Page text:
How I Created a Movement in the Black Community While Going Broke

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A few years ago, I was experiencing severe anxiety. It would choke me, to the point where I was having to remind myself, breathe. I decided to get help, and my first step was visiting a Chinese herbalist. She told me that I had many “energetic blockages”, and recommended yoga for me. I took her advice, started taking yoga classes, and eventually, I was hooked. This was the start of an upward trajectory that changed my life.

I decided to get my yoga teaching certification - I completed this just last year, in 2018. I soon found my first teaching role at a studio that was owned by a black woman, in historic Oakhurst in Atlanta, Georgia. It was a small studio called Yellow Mat Yoga, and that’s where the vision for the community I dreamed of creating really took form.

One day, they were holding a meditation workshop for men, Men Who Meditate. I was asked to lead everyone in yoga - it was a group of about 14 men, all of whom were black. So, I was around, observing the other parts of the workshops. I watched as the studio owner shared breathwork techniques, and paused. She looked around, and stated, “It’s not lost on me, that in this room, all the men are black.” She then dove into and nurtured a conversation around black male trauma, lived experiences, and mental health. 

As I looked around that sunlit room, full of black men meditating, I decided to pursue my idea - Black Boys Om. It was the first time in my life I’d seen this specific community come together in this way - I felt passionate about it, recalling my first yoga instructor,   a black man. Later on in my yoga journey, I would also find my yoga mentor, a man whose work with black boys and black men in his community would further inspire me. I realized that having a network of these wellness practitioners would positively impact our community. 

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I wanted to bring together black male wellness leaders, with the goal of positively impacting local communities. This idea caught on, with several individuals taking up the mantle, as I began to share my vision and connect with who I could. During that time, I was able to connect with black wellness practitioners who were already doing impactful work in their own communities.

While I was putting together Black Boys Om, I was also teaching yoga. I took on other part-time jobs, but soon found this to be unsustainable, with all of the conflicting schedules. I came to a decision that I had to stop teaching yoga, and I took on a contract job that took me all around the country. An interesting experience, in many ways, but it wasn’t long before the end of the year arrived, and my contract was over. I returned home to Atlanta, and put my energy into growing Black Boys Om. After being away for so long, I had a strong intent to nurture it within my own local community.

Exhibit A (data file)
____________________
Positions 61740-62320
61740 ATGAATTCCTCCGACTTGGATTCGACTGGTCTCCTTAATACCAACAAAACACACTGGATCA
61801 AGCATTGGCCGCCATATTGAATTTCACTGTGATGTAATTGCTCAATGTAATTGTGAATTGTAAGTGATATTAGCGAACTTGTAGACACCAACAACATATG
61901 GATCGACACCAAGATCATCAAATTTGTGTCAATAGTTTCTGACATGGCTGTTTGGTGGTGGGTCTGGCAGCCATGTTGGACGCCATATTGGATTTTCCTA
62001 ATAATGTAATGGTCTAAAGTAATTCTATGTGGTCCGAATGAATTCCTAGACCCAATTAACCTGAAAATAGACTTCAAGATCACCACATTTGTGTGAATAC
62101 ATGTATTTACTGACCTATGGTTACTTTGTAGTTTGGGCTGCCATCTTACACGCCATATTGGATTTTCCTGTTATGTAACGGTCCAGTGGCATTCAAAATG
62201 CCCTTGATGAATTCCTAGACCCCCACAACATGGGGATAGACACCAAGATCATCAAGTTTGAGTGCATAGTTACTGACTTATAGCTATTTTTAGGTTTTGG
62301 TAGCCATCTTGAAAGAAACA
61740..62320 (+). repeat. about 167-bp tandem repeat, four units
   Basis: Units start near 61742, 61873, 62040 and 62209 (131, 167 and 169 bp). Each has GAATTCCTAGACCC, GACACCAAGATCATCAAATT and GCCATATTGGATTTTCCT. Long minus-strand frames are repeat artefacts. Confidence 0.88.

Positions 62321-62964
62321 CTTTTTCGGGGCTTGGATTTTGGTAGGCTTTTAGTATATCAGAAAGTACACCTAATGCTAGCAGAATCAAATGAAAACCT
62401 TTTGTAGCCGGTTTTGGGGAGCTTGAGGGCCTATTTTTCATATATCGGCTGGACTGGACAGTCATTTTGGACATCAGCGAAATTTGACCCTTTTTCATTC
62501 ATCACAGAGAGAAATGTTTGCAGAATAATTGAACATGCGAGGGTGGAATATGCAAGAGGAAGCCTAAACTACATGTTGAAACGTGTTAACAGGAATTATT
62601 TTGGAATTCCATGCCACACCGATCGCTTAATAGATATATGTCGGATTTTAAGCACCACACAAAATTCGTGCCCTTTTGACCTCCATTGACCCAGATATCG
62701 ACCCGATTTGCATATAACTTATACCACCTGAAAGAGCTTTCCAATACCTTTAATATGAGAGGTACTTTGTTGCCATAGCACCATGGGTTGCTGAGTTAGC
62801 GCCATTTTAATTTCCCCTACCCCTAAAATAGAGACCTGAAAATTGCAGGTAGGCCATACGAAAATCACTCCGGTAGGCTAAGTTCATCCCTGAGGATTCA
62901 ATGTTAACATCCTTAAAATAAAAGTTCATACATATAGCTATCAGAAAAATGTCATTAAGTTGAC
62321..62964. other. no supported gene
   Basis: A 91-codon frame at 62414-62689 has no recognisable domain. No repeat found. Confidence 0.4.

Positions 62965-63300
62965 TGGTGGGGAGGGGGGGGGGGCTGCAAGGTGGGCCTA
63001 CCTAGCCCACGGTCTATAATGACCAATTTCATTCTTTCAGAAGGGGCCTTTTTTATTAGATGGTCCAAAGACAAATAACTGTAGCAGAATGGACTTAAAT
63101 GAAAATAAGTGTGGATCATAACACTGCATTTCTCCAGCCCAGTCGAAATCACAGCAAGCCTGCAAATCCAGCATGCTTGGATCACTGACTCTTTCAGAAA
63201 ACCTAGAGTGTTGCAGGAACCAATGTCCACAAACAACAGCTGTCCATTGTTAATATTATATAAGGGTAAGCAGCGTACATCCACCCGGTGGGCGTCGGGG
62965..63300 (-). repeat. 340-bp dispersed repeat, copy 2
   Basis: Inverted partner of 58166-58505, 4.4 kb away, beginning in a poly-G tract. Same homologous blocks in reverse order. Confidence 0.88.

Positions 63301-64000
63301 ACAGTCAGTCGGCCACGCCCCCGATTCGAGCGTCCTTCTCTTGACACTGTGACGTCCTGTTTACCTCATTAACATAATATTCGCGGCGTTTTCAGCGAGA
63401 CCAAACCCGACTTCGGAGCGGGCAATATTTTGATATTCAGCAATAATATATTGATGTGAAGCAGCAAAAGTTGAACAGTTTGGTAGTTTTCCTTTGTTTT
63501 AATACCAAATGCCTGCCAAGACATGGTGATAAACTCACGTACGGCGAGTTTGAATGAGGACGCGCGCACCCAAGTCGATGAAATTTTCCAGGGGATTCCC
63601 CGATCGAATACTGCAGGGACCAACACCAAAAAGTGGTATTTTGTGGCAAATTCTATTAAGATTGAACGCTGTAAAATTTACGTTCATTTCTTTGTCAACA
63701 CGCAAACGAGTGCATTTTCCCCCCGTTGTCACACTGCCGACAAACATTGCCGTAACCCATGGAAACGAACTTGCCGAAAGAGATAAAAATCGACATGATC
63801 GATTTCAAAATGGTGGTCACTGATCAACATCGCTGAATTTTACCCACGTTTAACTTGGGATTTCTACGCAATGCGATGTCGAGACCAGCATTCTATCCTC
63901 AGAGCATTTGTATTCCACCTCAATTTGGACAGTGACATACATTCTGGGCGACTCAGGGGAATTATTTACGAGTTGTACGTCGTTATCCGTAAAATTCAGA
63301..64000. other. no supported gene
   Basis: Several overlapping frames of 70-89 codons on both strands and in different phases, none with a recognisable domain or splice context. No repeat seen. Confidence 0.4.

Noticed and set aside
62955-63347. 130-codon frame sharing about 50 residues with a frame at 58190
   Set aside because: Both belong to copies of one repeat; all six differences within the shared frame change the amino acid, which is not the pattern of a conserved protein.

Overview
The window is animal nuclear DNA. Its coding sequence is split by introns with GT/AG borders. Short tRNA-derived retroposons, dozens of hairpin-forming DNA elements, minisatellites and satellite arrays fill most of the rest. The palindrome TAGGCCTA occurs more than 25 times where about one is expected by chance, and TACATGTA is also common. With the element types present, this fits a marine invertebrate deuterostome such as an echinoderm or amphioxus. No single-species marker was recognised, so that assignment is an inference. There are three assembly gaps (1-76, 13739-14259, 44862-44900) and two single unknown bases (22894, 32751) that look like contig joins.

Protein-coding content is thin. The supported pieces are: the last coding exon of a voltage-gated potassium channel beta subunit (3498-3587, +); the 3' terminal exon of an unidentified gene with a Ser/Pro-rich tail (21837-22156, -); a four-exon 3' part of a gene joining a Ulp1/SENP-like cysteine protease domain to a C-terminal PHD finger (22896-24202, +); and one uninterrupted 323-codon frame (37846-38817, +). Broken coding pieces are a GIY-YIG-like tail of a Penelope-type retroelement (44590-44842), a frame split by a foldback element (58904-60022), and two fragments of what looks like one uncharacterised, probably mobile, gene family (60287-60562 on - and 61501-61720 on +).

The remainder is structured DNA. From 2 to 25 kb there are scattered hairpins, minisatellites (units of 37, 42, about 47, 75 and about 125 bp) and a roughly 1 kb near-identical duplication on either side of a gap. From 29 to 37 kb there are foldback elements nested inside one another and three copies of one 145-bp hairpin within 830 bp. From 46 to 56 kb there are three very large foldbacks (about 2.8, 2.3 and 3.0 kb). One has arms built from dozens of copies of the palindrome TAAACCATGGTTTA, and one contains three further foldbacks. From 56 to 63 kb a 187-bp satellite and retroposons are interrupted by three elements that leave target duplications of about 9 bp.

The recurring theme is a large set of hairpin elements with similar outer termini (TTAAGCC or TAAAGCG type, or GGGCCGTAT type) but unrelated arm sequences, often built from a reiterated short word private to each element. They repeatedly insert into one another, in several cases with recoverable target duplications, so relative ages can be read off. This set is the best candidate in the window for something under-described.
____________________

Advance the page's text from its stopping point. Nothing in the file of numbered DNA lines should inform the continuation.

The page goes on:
Money hasn’t come easily. I had started teaching yoga again, and took on some part-time jobs (sometimes as many as three). My financial burden has been crippling at times. I always somehow found a way to keep going, but it’s an overwhelming feeling that exists in parallel with the waves of ‘functional depression’ that I tend to experience. This type of depression allows me to keep going, stay busy, but I sometimes feel that lingering sadness, bordering on despair. Approaching wellness, for me, in this difficult time has meant focusing on the things that keep me healthy - yoga, meditation, working out, sex, and rest. It’s a balancing act.

Things are going well, though. I’ve now transitioned this organization from a grassroots communal effort into an actual nonprofit, with the help of a law firm that a dear friend connected me with. This whole year has been stressful, with my financial burden - sometimes just having enough to eat and commute. I’ve had medical bills and personal loans fall behind. I’ve had my car repossessed. But my work with Black Boys Om has been a bright light and a beacon, and I’ve been able to show up and serve others in these wellness spaces, as a leader. Black Boys OM at present has 140 Yogis in 70 Locations both nationally and internationally. I’ve always served from a place of genuine joy and fulfillment, and I look forward to continuing this work.

Building this organization, for me, has been more than fulfilling, so I know it’s worth the struggle. I keep my focus on the bigger picture - I want the practice of wellness and mindfulness to be accessible to the black community. I want black men and black boys doing yoga to not be a foreign idea. I want intergenerational impact. Seeing our collective grow, and the work being done in our community brings me joy. Having this network of wellness practitioners in my life has impacted how I live my life, because I get to draw from a wide net of experience of my brothers. It encourages me to keep going and I know it’s worth it. I’m fortunate to have friends and family who’ve believed in me and my vision, supporting me along the way. I’m deeply grateful.

I’m always going, going, going. I’m so proud that we were able to officially become a nonprofit. I wanted to share this story, because I realize my experience with balance and financial struggle is not unique; there are so many out there that are just trying to survive. I try everyday to learn from my mistakes, approach things differently, and mainly, to just keep breathing and keep on going. That’s all anyone of us can do. Life is abundant, and so are we, deep down. 

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Danny Fluke Jr. is the Founder of Black Boys Om, a yoga community for black men. He is a certified yoga instructor, entrepreneur, and wellness practitioner. Check out Black Boys Om here.